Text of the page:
Only Pack In A Backpack

Only Pack In A Backpack
Only Pack In A Backpack. Budget Travel Tips

Tip number 4 is to only pack in a backpack. And I know it seems hard, but I promise it’s not that bad. Just don’t do what I did and don’t use a college canvas backpack because it gets wet and it’s just—it’s not good.

Get a nice-quality backpack, but only bring that. With a lot of budget airlines and European airlines as well, they’ll have really cheap flights, but if you want to bring more than just a carryon item, they’ll charge you like $70 for it.

So, you know, it’s cheaper if you’re only traveling in a backpack. Then you don’t have to pay for luggage each way. To pack light, just bring like half the clothes you think that you need because, as long as your hostel or hotel has laundry facilities that you can use, it’s usually only like $1 or $2 to do a load of laundry.

And again, I think that that is more worth it than paying $70 to bring a massive bag onto the plane. Also, when you only bring a backpack, you are less tempted to buy a bunch of junky little
souvenirs that will get thrown away anyway. So just pack light, keep it light, and don’t go filling up another suitcase with souvenirs.

Eat Like A Local

Eat Like A Local
Eat Like A Local. Budget Travel Tips

Tip number 5 is to eat like a local. So the basic things that everyone says are, like, bring food to the airport and pack snacks so you don’t get hangry. Ok, great, good, and yes. All of that is accurate. But when you are actually looking for meals, that is where you can waste a lot of money on really touristy food.

So if you’re near a large tourist attraction or touristy area, just try walking a block or two away, and usually there will be smaller, family-owned restaurants. And the food is going to be a lot better and a lot cheaper. And don’t be afraid if you see locals walking around or if you go into little shops or things like that. Don’t be afraid to ask them where good places to eat are because they will probably tell you. Also, if you’re in an AirBNB, ask your AirBNB host because they will usually know.

You can also save money on food by going to local markets. You can make a little event out of it, make a little picnic, go somewhere fun, or do something like that. But depending on what country you’re in, do be careful of street food. And just use common sense and also look up what other travelers recommend for the region that you are in. Because getting sick in a foreign country is not fun.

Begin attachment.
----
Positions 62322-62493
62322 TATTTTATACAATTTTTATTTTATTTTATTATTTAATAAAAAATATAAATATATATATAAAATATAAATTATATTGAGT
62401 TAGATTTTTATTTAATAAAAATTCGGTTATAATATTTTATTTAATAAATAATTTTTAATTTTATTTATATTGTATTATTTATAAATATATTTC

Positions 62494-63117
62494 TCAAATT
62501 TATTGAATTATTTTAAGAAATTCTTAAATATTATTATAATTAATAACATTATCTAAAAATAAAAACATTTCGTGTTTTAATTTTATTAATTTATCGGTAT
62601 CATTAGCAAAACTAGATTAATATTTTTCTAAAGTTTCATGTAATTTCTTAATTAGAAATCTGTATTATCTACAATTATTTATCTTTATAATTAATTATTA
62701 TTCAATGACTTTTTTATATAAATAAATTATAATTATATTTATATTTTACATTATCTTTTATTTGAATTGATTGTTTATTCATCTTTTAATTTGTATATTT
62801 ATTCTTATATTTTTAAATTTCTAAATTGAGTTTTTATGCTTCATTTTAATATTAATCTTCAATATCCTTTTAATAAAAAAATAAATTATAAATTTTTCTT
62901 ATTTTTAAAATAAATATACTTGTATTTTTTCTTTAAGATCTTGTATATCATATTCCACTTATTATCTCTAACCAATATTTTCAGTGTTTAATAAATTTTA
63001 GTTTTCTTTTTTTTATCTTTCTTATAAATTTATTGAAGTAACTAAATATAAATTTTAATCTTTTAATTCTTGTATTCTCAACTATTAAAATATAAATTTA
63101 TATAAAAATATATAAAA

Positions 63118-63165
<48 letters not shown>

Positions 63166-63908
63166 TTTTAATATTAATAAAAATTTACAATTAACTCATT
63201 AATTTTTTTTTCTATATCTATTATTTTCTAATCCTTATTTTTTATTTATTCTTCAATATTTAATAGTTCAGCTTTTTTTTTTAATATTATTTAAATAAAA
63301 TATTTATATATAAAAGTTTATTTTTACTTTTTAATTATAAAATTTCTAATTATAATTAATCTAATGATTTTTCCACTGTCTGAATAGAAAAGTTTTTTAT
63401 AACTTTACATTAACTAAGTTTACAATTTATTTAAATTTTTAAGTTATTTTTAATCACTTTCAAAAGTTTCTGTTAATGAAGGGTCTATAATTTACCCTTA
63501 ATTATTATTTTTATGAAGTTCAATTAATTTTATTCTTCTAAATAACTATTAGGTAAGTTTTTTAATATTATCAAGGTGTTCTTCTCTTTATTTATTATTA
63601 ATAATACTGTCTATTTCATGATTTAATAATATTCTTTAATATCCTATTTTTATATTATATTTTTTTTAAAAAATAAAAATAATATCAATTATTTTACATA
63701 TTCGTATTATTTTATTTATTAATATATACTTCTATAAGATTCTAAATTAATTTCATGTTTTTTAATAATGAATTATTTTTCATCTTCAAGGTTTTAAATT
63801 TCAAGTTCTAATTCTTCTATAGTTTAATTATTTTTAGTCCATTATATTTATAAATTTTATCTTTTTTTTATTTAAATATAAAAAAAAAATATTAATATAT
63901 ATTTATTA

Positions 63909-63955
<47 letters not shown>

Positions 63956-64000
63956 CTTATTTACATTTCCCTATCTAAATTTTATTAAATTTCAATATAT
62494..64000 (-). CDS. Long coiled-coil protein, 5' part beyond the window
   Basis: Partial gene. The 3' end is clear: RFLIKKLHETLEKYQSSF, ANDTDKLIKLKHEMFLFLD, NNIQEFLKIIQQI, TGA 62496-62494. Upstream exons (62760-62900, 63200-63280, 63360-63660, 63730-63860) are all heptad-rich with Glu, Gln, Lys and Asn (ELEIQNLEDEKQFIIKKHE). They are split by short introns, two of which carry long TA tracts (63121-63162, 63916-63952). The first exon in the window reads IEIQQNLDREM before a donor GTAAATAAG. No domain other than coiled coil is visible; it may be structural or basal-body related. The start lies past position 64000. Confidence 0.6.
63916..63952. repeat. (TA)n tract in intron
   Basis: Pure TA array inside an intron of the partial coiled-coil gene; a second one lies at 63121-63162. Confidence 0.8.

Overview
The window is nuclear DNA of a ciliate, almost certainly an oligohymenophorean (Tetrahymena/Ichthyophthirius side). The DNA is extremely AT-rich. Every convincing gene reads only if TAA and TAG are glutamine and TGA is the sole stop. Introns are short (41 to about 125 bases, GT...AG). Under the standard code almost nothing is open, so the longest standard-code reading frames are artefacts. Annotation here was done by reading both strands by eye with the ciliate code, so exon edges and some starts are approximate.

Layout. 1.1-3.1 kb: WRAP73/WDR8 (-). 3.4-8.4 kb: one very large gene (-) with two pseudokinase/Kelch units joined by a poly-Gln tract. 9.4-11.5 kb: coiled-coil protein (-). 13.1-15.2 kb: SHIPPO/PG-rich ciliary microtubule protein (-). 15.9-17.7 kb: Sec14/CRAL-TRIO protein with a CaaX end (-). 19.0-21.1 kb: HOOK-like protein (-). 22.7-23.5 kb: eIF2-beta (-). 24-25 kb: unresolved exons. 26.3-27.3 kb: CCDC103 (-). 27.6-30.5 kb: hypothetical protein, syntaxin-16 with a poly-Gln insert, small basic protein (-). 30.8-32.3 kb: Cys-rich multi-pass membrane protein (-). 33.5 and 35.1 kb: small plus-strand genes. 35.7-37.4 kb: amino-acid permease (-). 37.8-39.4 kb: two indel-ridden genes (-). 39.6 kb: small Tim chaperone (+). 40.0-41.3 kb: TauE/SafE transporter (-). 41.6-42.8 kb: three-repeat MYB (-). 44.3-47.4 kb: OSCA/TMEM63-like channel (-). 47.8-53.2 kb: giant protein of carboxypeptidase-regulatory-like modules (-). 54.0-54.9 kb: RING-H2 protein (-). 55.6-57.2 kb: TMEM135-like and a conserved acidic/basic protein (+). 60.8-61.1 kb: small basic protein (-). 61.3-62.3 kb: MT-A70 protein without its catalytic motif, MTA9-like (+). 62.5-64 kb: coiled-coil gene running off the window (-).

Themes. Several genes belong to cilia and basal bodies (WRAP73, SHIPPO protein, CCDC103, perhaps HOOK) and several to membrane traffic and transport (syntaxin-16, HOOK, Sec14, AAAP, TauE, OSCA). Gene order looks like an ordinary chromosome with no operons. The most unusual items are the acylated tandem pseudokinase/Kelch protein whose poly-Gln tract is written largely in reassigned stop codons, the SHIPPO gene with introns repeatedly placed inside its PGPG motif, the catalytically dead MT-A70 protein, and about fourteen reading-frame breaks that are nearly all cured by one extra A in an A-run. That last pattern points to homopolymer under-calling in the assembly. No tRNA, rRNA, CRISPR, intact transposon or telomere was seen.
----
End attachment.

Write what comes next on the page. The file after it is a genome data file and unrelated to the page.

Take Public Transportation

Take Public Transportation
Take Public Transportation. Budget Travel Tips

Number 6 is to walk or take public transportation. Walking is going to be the cheapest option, but not necessarily the fastest. As long as you have a route and know the general areas that you want to be in, it’s definitely doable, and I’d recommend it because you see a lot more of the city that way.

A lot of cities will also have rental bikes, which are also a great option, but by bikes, I mean bikes that you physically pedal. If you have never driven a moped, a foreign country is not the place to try it. Stick to your traditional hobbies, like pedaling bikes. Yes. Please. Depending on where you go, walking or biking may not be the best option, or it may just not be feasible at all.

So in that case, you want to look into what public transportation options are available. Passes for trains, buses, ferries, boats, all of those—it’s usually going to be cheaper than using a ride-sharing app. And depending on what city you go to, they’ll usually have different options available at different prices, depending on what you need.

In London, they have the Oyster card, which works on buses and trains. And you basically just put a certain dollar amount on there, and then each time that you ride on public transportation, they deduct that amount from your card. In Venice, they have waterbus passes, and you can get different ones depending on the length of your stay.

So I think they have like 24-hour ones, 72-hour ones, and then week long ones. And the longer it is, the less it costs per day, so just get whichever one makes sense for the length of your stay.

Find deals on Activities

Find deals on Activities
Find deals on Activities. Budget Travel Tips

Number 7 is to find deals on activities and attractions. So bringing this back to what I said earlier, you may want to wait until you actually get there to book any activities because you can usually negotiate the price down. Now if there’s something that you really want to see or that might be sold out, go ahead and just book it beforehand so that you don’t miss out on it. But if there are other things where you’re like, ah, maybe I’ll do it, maybe I won’t—wait until you get there.

If you are a student, bring your student ID and your visa to everything because you will be able to get a lot of discounts on things that you probably didn’t think that you could get discounts for. A lot of museums and even some hostels will give you discounts just for being a student. Or if you’ve already graduated and you still have your student ID, that works too. Sometimes, once a week or once a month, some galleries and museums will have a free day. So definitely look into that before you go.